The mid-year bonus proposed at the October meeting called for $2,000 for certified employees and $1,000 for classified employees to narrow the wage gap with neighboring counties. Bean suggested drawing on the district’s reserve fund balance to give a $500 base salary increase for teachers with bachelor’s degrees, $600 for teachers with master’s degrees, and slightly more for teachers with a master’s plus 30 credentials. A “different tabulation” would be needed to calculate wage increases for classified hourly employees, Bean said. He stressed before final calculations could be made, more information was needed on TISA (Tennessee Investment in Student Achievement), the new state formula for determining school funding. Bean estimated receiving $4 million more from TISA, but said expenses no longer covered by the state would need to “come off the top.” In support of Bean’s proposal, Board Vice Chair Lance Williams said, “Bonuses are great, but they are a one-time thing.” Observing teachers and staff were still struggling from “the fallout of COVID,” board member Sarah Marhevsky suggested a bonus and raise both. “We can do whatever we want,” Bean said, but insisted final approval would fall to the county commission. Board member Casey Roberts pointed out Coffee County planned to give $1,500 bonuses to full-time employees and $750 to part-time employees, drawing from Federal Elementary and Secondary School Extended Relief funds. Board member Linda Jones invited input from district employees and asked for their “patience.” The board anticipates having information on TISA funding by the end of the year.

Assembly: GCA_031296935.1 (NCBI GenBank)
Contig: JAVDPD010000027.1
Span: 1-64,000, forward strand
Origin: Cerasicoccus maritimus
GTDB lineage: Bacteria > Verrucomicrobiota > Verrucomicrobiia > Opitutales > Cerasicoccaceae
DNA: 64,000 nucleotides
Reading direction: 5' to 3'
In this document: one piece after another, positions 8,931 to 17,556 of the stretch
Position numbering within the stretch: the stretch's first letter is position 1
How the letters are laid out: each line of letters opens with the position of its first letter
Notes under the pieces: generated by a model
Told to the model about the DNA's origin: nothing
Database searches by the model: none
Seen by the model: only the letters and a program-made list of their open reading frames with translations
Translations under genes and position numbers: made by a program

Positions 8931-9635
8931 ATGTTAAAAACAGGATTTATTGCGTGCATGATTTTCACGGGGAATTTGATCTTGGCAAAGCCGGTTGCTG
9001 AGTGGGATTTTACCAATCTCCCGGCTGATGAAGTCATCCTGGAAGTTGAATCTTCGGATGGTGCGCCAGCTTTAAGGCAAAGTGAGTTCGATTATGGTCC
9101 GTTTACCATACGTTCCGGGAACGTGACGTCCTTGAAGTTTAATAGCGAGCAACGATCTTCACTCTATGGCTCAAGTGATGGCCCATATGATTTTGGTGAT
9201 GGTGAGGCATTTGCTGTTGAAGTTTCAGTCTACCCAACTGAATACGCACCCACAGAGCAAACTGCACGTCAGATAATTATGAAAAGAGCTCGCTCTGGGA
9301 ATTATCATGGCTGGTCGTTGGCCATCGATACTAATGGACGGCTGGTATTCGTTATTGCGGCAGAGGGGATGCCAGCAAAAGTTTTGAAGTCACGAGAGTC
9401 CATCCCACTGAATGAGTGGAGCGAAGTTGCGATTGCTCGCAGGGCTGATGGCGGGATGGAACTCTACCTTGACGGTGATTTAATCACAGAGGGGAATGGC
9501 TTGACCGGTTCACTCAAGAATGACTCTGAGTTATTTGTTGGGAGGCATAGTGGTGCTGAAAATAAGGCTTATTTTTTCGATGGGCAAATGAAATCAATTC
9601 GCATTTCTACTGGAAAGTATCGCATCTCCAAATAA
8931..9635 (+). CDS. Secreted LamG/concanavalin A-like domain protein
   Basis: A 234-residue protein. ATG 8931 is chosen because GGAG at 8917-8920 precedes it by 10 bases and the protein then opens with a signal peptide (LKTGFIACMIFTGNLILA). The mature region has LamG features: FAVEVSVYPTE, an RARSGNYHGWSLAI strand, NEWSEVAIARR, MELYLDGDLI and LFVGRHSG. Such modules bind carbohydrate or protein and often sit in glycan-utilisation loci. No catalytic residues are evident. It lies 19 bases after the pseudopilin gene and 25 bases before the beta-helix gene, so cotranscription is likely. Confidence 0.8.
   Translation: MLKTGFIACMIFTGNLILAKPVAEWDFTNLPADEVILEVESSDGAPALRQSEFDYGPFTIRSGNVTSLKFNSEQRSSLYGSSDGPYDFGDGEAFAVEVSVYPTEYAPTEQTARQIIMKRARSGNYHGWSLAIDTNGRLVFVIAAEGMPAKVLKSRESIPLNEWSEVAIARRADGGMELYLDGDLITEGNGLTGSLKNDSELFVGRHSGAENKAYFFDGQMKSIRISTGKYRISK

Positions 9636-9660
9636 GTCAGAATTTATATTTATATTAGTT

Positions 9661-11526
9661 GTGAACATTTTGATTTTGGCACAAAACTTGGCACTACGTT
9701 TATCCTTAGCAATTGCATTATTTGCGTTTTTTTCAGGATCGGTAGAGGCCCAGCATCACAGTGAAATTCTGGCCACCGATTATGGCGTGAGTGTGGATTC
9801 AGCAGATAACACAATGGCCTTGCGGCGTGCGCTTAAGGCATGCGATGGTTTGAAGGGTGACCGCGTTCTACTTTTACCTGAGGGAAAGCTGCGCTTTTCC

In other business, the board approved Bean’s request to allocate $5-per-student for classroom expenses. The money will come from unspent funds in the Workmen’s Compensation budget, Bean said. Principals will determine how the money is distributed, allowing for flexibility at the high school level.
Human Resources Supervisor Linda Foster announced a federal grant program through the University of Tennessee Southern in Pulaski, Tenn., which will enable aspiring Franklin County teachers to complete course work for teacher certification free of charge. To qualify for the two-year program, with instruction primarily online, the degree candidate would need to hold an associate degree, be employed by the school district as an educational assistant, and have a mentor paid for by the district. Foster anticipates as many as five degree candidates will begin the program in January 2023. “I’m thrilled,” Foster said. “It’s a good way to continually restaff our own community with people who live here and want to stay here.” Foster credited Sandra Stewart, coordinator of System Support Projects, for making the program a reality.
Bean announced he was stepping down as director of schools. “My contract ends June 30, and I do not plan on asking the board to extend it,” Bean said. He stressed he would help the board navigate plans for moving forward. Bean has guided the district through multiple difficult decisions occasioned by the COVID pandemic and building new middle schools [See sidebar, “Franklin County Director of Schools to Retire.”]